New Challenges: Keeping Up the Productivity While Transitioning
With the current rapid rate of vaccination all around the country, we can expect many institutions and campuses to reopen finally after a long time and expect physical offices and classes to start. As the tumbleweeds ravaged around in the higher educational campuses, students and faculty adapted to the rising tides of the COVID-19 pandemic and opted for a newly updated pedagogy with a sole focus on online technologies at our disposal. While the new interventions in higher education have reinvigorated the damp methodologies, it is perhaps now time to evaluate our pros and cons and opt for a hybrid approach in higher education.
The new online apparatus brought long-withheld creativity and innovativeness in the sector but it also highlighted the fault lines hidden behind the mask of online education. Many students reported fatigue with constant usage of screens and many teachers found it hard to make every student understand the intricacies of complex topics. Fields that are indispensable to hands-on training suffered a major blow and have been constantly asking for the administration to open the campuses and offices for a better assessment of the situation and provide support to young learners. We as educators have also witnessed despite the hardships the online mode of education is to be welcomed with changes and needs to be more compatible with the physical on-campus education models. Such a model may be new to various campuses but we here at ADYPU have been carefully vigilant of pedagogy inclusively and productively to catapult the current machinery into even more productive cycles.
The brunt of working solely from home has alerted not only higher educational institutes but industry workers as well. Major newspapers in the west have derided the limited capability in terms of productivity when all the workforce has been sitting stagnant in their homes. With careful consideration of the conditions, everyone was subjected to a receding trend of productivity and a complete myopic working-from-home culture can be cited as one of the major reasons for it. The decreased level of productivity can be boosted up with a careful and considerate view of the transitioning where both the employees and employers cater to each other and in a higher educational framework, both students and faculty members understand the concerns and help each other to maximise the efficiency of the university and in the grand scheme of things; of the education sector.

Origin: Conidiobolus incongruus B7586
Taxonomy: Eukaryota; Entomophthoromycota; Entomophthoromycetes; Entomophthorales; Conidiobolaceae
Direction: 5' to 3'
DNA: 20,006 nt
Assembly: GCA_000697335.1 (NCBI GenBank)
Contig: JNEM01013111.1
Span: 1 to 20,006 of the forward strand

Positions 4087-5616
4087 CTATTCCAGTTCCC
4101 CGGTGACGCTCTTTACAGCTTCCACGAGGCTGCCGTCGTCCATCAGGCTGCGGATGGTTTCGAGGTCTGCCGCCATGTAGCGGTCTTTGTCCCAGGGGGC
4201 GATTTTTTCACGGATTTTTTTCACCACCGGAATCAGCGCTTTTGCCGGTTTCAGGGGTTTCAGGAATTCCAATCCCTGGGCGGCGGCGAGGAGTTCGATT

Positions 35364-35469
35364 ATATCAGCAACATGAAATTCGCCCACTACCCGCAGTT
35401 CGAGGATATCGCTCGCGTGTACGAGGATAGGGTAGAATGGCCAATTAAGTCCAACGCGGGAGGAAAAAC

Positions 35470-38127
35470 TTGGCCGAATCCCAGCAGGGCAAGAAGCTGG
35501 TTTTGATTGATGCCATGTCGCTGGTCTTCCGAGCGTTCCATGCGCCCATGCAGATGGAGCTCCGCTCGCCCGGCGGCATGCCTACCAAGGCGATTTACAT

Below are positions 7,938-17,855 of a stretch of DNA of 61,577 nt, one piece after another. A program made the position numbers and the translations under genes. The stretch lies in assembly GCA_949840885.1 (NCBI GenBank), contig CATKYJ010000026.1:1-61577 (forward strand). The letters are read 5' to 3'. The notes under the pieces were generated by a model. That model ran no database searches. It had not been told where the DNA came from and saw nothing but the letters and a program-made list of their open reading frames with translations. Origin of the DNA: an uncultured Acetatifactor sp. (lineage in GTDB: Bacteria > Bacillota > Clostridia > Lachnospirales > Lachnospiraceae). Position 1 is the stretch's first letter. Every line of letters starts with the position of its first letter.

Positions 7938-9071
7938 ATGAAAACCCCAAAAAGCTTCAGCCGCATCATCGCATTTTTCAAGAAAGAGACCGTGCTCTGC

The structure of ADYPU is foundational to our vision of being the educational institute of choice in the country and that entails being prepared for the upcoming challenges and hardships beforehand. Before the pandemic hit us hard we were leading the effort to introduce our students to online learning. With the experiences we gathered during the last 18 months period, we have primed a hybrid model of education to exercise high outputs of productivity both in terms of teaching and administration. This special care was tested out smoothly during the strict lockdown period and now we’re looking forward to a time where vaccinated students and faculty members can start their long journey of taking the university to a higher place and motivate everyone around to do the same.